Eggs and ketchup

Three out of four breakfasts during the week, I have rice and kimchi.
The other two mornings, it’s eggs with cabbage and ketchup on white bread or eggs with cabbage and ketchup on a plate with rice and kimchi. Your mouth waters, yes?

Seriously, I don’t know if I’m going to stay in this family’s homestay.
I’ll make a choice tomorrow. The family is kind, but there are cheaper places…

So the routine is get up at 7:30, shower, have said gourmet breakfast and walk 10 minutes to Sogang. Four hours of Korean (no English!) and head to the cafeteria for lunch.
Here’s what ~$1.60 will get you:

chapchae, tofu, fish cake, kimchi, rice and soup

Eating in the caf is part of the adventure. Let’s see what 1,800W will buy today.

I like it. Part of the experience. I am not tired of eating kimchi, though rice at every meal may be too much. I’m breaking out like a 15-year-old schoolboy. Maybe the high glycemic index?

So, eat lunch, find a reading room, study vocabulary, go to the gym.

Today, I played racquetball in the basement of the gym next to our class building.
Everything, everything is an adventure, when you don’t know the language.

  • How to check out racquets?
  • How to turn on the lights in the racquetball room?
  • Oh, this is the men’s changing room? I thought it said faculty.

After gym, walk home, chat with Naha, terrorize two-year-old, study some more.

Homestay family
My family is a young couple, 33, with a 6-month-old and a 30-month-old. Jake, the older, runs around saying “ahn-nee, ahn-nee”—no, no. Steve informs me “no” is popular with the two-year-olds.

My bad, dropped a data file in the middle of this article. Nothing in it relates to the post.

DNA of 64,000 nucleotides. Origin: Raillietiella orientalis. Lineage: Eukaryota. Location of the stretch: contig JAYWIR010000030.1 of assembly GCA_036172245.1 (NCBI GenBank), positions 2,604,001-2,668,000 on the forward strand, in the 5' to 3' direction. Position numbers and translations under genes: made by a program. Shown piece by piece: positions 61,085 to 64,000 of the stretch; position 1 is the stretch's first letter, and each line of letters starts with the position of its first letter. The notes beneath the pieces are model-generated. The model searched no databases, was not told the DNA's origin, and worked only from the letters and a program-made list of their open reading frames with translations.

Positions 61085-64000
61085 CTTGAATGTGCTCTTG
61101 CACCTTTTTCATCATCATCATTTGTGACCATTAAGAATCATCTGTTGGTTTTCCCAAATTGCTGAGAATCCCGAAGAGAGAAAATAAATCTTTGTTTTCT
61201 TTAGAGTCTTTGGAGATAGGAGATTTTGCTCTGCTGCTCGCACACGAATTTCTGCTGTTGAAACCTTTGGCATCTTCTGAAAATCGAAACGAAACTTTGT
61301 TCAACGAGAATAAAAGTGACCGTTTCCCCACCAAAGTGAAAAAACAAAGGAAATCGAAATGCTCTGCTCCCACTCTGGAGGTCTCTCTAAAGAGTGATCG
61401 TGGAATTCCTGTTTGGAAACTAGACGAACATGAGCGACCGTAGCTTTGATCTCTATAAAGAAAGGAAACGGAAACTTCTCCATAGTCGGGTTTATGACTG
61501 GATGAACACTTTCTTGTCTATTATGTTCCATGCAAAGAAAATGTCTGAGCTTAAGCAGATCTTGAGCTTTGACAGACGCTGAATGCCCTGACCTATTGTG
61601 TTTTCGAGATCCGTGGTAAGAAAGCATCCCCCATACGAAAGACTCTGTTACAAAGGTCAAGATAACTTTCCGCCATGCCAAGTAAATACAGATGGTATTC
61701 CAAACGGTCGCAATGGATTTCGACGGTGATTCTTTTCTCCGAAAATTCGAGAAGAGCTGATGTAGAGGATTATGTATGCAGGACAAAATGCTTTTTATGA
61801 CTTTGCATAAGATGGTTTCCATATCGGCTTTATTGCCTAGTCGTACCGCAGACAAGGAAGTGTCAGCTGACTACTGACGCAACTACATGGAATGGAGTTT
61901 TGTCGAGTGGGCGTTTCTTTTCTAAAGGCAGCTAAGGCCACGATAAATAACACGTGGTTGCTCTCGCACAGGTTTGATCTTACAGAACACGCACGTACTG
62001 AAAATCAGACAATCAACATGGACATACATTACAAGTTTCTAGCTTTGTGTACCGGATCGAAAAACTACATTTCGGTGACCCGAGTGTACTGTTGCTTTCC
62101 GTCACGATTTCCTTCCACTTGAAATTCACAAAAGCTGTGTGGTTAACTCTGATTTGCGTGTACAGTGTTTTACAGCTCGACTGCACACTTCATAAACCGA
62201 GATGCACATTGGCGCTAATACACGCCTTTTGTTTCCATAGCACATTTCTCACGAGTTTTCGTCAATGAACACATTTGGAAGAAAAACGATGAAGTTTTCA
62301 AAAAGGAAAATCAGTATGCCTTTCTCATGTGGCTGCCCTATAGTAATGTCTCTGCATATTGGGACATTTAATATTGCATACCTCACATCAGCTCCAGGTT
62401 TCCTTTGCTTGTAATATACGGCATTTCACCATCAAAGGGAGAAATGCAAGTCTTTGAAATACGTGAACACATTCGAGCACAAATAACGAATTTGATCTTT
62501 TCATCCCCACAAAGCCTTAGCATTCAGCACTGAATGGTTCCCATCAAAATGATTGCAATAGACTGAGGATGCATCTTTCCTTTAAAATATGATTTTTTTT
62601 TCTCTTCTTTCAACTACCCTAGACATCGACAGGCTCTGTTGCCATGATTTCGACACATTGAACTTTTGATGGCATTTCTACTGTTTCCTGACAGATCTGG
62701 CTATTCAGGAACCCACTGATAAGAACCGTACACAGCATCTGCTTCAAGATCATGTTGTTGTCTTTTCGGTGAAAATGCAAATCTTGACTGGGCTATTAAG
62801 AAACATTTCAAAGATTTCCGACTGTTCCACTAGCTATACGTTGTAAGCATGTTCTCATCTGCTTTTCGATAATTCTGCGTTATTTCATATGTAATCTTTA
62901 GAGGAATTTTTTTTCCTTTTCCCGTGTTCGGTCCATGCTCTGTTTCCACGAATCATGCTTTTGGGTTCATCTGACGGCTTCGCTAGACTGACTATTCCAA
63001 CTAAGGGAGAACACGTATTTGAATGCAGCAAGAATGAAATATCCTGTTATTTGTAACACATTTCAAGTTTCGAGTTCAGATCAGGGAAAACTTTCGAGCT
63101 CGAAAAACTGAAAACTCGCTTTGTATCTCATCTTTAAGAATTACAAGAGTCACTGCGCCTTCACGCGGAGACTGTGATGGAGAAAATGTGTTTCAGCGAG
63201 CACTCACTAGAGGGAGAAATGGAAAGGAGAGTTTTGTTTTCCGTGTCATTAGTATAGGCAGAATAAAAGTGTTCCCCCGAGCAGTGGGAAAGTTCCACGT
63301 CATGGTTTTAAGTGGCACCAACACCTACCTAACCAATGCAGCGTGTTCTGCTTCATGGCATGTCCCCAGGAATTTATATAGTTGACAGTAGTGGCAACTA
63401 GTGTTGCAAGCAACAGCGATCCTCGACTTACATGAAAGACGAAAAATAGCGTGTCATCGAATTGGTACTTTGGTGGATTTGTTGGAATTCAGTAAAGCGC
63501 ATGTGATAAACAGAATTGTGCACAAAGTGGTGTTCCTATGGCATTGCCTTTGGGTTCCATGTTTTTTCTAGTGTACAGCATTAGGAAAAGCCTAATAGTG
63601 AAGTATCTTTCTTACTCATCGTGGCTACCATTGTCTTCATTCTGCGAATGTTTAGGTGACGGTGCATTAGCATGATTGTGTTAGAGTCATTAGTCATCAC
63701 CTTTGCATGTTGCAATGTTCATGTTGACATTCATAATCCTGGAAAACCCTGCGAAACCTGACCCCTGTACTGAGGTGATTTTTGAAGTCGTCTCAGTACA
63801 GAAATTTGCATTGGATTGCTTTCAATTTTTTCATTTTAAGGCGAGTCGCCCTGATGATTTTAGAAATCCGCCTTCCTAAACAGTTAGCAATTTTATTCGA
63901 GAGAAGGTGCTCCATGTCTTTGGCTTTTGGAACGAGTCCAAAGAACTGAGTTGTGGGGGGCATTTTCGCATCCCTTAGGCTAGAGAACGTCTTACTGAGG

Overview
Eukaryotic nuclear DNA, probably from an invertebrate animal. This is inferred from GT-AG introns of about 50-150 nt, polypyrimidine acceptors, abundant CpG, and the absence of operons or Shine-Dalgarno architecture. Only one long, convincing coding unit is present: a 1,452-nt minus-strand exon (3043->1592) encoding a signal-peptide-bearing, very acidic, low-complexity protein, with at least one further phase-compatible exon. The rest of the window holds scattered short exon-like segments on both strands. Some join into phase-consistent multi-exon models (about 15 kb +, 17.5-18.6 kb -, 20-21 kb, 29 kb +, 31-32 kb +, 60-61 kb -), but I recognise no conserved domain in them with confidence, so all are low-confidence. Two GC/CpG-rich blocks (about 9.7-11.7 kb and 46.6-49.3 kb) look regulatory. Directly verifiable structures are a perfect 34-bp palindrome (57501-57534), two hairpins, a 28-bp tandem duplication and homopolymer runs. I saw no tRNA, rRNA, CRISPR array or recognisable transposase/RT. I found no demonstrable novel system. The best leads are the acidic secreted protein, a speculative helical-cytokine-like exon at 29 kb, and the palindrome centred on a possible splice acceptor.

Naha is a stay-at-home. Junwoo, her husband, is a former musician, who sells music equipment now and manages a band for fun.

This homestay is ~$420/month and includes (yummy) breakfast and an electric blanket.

The two-year-old, Jake, is at once scared and fascinated with me. If I don’t put him on the spot and look him in the eyes, he’ll let me hug him and rub his head. Yesterday, he followed me around the apartment and wanted to stay in my room. At the same time, I can also torture the rugrat with, “Jake, come give me a kiss…hey Jake, give me a hug.” That sends him into a screaming frenzy. What a wonderful age.

I’ll post some about class this weekend and the students in class.
For now, I’ll say Sogang has a fantastic Korean program.
I’m grateful to be here.

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